My Politeness is Not for Sale, and You Couldn’t Afford it, Anyway!: A Customer Service Rant

Customer service is one of the worst social interactions many of us engage in because it’s almost always a sham. And we know it. Knowing how fake the interaction is makes it that much more difficult (for me) to participate in sincerely.* 

In a customer service social interaction, politeness is for sale. Along with the (implied) purchase of a consumer good or a service is a built-in benefit of pleasantness on the part of the service professional. It’s a simple commodity-exchange relationship, but (in the U.S. especially) we expect to sugar-coat that with a false sense of cheer. In a normal social interaction, one not so directly contingent on the exchange of money, politeness is something that is almost earned: if one person in the interaction is polite, the other is more likely to be polite as well. But they are not obligated to be–no one is obligated to be. In contrast, during a customer service interaction, the promised payment of money obligates only the service professional to be polite. That person’s demeanor is being manipulated by money.

MY POLITENESS IS NOT FOR SALE! It SHOULD NOT be for sale! That drains politeness of much of its value, and maybe this is why society is becoming more rude in general. If we’ve commodified everything (see Strasser 2003), turning much of our dealings with strangers into fake social interactions that only obligate one party to be polite, and both parties know this politeness is fake because it’s being bought, then why should anyone value politeness in and of itself? Niceness becomes a perpetual sham, and no one will know how to feel it or genuinely be polite, anymore. A stretch, okay, but I see kids running around acting entitled to everything without even having to act polite or gracious, nevermind actually feel those things. And their parents let them! Is our consumer culture, which hinges on various commodity-exchange relationships like customer service interactions, ultimately to blame for this general slide into rudeness? Look me in the eye when we’re talking and put that goddamn phone away!

My main point is that customer service social interactions make me angry because they are so fake, and because they put a price–albeit unquantified–on the manner in which the service professional engages with a fellow member of society. Except, of course, the service professional is not the consumer’s equal, because the consumer has been taught to feel entitled to the service professional’s robotic smile and fake politeness. The service professional is a slave to capitalism’s social consequences. Their behavior is devoid of free will and instead dictated by the possibility of acquiring capital from the customer.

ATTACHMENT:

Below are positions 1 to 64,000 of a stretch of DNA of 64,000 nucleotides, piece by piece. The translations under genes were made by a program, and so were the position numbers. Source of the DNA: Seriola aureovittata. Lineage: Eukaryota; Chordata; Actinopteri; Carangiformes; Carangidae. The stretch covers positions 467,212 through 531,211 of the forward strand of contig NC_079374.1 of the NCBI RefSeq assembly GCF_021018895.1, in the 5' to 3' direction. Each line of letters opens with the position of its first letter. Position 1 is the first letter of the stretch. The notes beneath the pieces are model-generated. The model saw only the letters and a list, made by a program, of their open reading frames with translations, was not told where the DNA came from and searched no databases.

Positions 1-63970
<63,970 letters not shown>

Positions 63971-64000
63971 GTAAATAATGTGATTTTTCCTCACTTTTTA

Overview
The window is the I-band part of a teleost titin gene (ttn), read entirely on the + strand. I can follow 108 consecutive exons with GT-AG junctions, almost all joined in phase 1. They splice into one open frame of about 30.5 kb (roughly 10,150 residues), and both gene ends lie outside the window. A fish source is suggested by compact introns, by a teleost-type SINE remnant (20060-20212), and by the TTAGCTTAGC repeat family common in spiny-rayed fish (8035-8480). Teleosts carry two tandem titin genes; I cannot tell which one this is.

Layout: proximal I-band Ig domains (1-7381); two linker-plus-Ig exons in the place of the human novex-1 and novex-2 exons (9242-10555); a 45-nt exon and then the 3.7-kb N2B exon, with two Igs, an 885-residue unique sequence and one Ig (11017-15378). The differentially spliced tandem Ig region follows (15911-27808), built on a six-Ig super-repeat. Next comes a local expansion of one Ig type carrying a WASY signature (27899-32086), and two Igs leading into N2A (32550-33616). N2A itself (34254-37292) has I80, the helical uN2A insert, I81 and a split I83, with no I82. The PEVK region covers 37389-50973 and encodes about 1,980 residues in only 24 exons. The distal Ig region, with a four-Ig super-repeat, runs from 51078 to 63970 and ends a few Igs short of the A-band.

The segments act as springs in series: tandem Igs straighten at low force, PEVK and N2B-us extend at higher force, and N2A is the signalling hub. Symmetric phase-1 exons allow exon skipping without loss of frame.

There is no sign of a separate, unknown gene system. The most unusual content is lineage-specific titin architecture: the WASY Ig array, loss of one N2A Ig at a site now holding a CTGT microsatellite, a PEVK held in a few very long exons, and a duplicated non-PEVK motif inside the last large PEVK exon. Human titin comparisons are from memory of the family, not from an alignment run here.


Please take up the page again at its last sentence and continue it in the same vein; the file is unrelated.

I say it’s time we called shenanigans, and started treating people well no matter what. Alternately, if you’re a service professional and a customer is rude to you, you should be able–even expected–to be rude in kind if the spirit moves you, because why should you have to take it just because the customer is the one with the money? It’s likely not going into your pocket, anyway, but that of the company you work for. And I feel it’s more important that we teach each other the value of engaging nicely with everyone regardless of their social position within a customer service interaction. Regardless of who holds the money, and where it might be spent.

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*This is why my smart, rude customers will complain about my sarcastic attitude. They don’t appreciate that I’m multitasking by trying to teach them a lesson in how to behave and being metapragmatic by commenting on the fakeness of our social interaction even as we are engaging in it. So I guess they’re really not that smart–or they’d rather focus on how rude I’m being because they think they’re entitled to my smile in spite of their disrespectful attitudes because they’re ostensibly paying to be there. Which is bullshit. My attitude is contingent on yours, not how much money you make in a year, who you are, or how much you’re dropping on this visit to our store. Asshole.

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2 Comments

Filed under Commodification, Contemporary

2 responses to “My Politeness is Not for Sale, and You Couldn’t Afford it, Anyway!: A Customer Service Rant

  1. Jeremy Harper

    “It’s likely not going into your pocket, anyway, but that of the company you work for.”
    THIS. It’s especially ridiculous when you think of how little most customer service jobs pay and how little time you spend with the people who are expecting you to be polite. Many of them pay minimum wage or close to it. Imagine that you’re getting paid $12/hr (def above minimum wage pretty much everywhere in the U.S., right?). Now imagine that you interact with the person for 5 minutes (which is more than many of the people I dealt with when working retail). That’s 1/12 of an hour. In other words, you’re being paid $1 for that interaction. $1 is NOWHERE NEAR enough to pay for me to be nice to someone who’s acting like a jerk (especially considering that at least a portion of that money is presumably paying me for the actual labor I’m performing).

    Not that I’m saying I support the commodification of affect or that there’s any amount of money that would make someone actually entitled to your politeness. I’m just saying that when you break down the numbers, it’s an absolutely ludicrous sense of entitlement.

    Like

  2. Pingback: Meanwhile | words away

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